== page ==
Ms McDonald said that a failure to implement such measures will lead to people asking, "are they actually serious and how can they make such big asks of workers, of families, of business, of wider society while dragging their heels themselves". 

Ahead of the unveiling of the refined Living with Covid plan by Government tomorrow, Ms McDonald said the Government is walking a "very fine line" by asking people to follow public health guidelines, while "leaving the island very, very vulnerable to importing more strains of this virus".

She said calls for mandatory quarantine have been made for "almost a year at this stage and we now know that there are real dangers with allowing non-essential international travel". 

Current situation doesn't leave Govt with many options - WHO

The Executive Director of the World Health Organisation's Emergencies Programme, Dr Mike Ryan, has said the current number of Covid-19 cases in Ireland, of around a 1,000 a day, does not leave many choices for the Government.

Speaking on RTÉ's News at One, Dr Ryan said although the positivity rate and rate of hospitalisations are dropping, "the signs are good, but not quite good enough maybe to give the Government the choices, the freedom of choice right now".

He said "getting that number down right now across the country has to be a goal for everybody", because rather than looking at dates, we need to look at numbers which he said drives decision making.

He said "what drives decision making is numbers, the number of cases, the number of deaths, the trajectory of the epidemic and it's in everyone's control at some level to drive that number down".

Dr Ryan said "if those numbers go down further, if the vaccines comes on stream quickly then it gives the Government and public health services much more choice down the line regards opening up".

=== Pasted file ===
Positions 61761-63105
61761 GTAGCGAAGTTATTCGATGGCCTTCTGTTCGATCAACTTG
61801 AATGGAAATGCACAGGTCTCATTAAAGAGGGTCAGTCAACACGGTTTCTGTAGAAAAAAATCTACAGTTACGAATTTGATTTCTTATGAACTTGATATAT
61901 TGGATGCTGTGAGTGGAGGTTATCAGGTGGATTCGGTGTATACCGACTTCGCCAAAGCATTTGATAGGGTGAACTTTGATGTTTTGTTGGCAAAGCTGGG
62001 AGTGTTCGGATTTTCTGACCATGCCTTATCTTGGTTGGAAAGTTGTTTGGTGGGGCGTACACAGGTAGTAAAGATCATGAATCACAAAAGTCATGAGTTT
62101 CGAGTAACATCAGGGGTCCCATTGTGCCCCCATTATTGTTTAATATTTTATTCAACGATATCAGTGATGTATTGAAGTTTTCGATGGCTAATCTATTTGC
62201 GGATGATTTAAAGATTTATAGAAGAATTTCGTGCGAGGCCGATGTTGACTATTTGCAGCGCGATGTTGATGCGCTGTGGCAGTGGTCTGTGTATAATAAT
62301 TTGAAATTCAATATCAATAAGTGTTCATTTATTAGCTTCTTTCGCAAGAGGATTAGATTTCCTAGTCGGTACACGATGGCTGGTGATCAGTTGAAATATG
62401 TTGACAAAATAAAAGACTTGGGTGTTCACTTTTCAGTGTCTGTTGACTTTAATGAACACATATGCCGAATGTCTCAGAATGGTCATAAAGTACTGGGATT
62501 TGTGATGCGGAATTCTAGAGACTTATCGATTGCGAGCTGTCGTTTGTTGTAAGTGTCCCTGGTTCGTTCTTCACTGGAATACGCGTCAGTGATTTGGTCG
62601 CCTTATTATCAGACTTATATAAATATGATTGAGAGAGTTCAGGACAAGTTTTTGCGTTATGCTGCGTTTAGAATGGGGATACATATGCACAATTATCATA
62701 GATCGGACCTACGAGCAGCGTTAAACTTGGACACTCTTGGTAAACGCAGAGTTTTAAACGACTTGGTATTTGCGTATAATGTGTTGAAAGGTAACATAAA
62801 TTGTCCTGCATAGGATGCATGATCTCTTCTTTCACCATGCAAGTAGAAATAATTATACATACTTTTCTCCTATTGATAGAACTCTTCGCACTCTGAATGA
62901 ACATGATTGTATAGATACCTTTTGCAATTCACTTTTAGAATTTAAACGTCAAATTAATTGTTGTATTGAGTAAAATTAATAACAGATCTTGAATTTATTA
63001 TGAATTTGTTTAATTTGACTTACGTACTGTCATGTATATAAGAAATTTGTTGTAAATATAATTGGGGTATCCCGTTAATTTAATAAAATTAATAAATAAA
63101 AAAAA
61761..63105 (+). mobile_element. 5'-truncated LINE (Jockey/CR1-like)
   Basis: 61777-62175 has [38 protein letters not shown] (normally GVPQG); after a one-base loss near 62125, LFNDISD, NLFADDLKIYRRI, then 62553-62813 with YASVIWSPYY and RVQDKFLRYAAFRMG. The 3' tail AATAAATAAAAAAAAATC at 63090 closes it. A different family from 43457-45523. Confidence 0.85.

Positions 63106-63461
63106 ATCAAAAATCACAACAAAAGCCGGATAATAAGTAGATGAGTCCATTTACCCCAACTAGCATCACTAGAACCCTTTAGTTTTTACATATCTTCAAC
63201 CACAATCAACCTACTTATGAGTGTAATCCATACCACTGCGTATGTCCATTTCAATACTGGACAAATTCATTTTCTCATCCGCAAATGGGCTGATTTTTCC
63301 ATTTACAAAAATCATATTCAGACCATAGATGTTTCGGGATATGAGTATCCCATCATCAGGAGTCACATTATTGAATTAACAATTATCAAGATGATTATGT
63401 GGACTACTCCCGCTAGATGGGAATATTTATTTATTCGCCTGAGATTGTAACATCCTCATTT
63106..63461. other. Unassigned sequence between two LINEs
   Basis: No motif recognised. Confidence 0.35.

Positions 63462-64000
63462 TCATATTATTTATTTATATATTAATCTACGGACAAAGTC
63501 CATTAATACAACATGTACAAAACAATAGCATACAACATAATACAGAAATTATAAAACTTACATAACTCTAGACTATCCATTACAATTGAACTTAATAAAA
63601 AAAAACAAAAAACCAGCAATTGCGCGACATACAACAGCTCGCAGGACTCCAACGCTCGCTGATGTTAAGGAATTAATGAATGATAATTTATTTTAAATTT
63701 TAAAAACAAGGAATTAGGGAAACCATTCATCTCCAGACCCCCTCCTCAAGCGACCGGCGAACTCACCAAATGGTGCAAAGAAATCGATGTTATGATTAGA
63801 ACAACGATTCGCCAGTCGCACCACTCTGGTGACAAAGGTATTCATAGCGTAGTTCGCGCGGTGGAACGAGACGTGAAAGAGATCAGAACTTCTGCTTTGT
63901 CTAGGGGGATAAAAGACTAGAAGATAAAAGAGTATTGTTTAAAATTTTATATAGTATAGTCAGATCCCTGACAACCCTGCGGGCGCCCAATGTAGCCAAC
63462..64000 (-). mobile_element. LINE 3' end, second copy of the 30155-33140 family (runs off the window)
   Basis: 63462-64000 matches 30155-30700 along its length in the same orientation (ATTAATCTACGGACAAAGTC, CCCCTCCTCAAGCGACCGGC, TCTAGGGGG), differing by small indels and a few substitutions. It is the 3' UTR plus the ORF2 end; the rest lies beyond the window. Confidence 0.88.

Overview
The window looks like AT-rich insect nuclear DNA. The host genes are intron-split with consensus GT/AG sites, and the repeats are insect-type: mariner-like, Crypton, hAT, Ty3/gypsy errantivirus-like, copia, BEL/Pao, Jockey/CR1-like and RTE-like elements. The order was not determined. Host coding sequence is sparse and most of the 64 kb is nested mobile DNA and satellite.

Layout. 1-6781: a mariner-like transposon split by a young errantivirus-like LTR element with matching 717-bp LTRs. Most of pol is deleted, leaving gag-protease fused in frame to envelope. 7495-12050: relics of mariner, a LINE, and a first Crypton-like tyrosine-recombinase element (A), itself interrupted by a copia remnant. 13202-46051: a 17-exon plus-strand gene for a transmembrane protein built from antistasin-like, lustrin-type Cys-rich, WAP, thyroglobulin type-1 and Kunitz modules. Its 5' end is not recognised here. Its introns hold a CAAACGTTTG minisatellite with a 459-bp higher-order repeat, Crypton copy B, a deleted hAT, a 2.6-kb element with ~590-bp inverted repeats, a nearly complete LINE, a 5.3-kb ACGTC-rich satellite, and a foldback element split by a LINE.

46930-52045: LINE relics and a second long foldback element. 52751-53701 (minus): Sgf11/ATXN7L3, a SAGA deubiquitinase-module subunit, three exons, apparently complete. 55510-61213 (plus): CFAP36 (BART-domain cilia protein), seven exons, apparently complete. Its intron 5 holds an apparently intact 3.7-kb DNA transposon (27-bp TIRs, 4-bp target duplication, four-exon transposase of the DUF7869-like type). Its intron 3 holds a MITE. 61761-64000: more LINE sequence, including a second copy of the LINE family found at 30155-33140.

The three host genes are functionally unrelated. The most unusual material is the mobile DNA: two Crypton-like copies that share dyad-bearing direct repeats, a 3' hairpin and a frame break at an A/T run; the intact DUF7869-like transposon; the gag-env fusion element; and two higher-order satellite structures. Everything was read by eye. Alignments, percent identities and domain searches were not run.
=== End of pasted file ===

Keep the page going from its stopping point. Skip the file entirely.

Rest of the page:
He said "once we stop death and hospitalisations, this virus becomes a more normal threat and we can deal with it in a more rational and structured way and we will have more choices to open up".

Dr Ryan said we are already beginning to see that vaccination, particularly in vulnerable groups, is causing a decrease in hospital admissions and deaths in those groups.

He said these vaccines protect against severe illness and deaths, regardless of the virus causing the illness and regardless of what vaccine you receive.

The chief executive of the Licensed Vintners' Association said the 'Living with Covid' plan must provide clarity for publicans, many of whom have had their businesses shut since last March.

Speaking on RTÉ's Morning Ireland, Donall O'Keeffe said: "There is a sense at this stage in our world that this is never ending. And we do need some clarity, some hope that this sacrifice will pay off and that our businesses will be able to reopen."

He said poor communication from Government is adding "ferocious stress" to the 7,000 publican families in the country, their staff, and their suppliers.

Mr O'Keeffe also said he would welcome any extension to trading hours as there is a huge consumer demand for late trading at the weekends.

Additional reporting Sinéad Crowley, Mícheál Lehane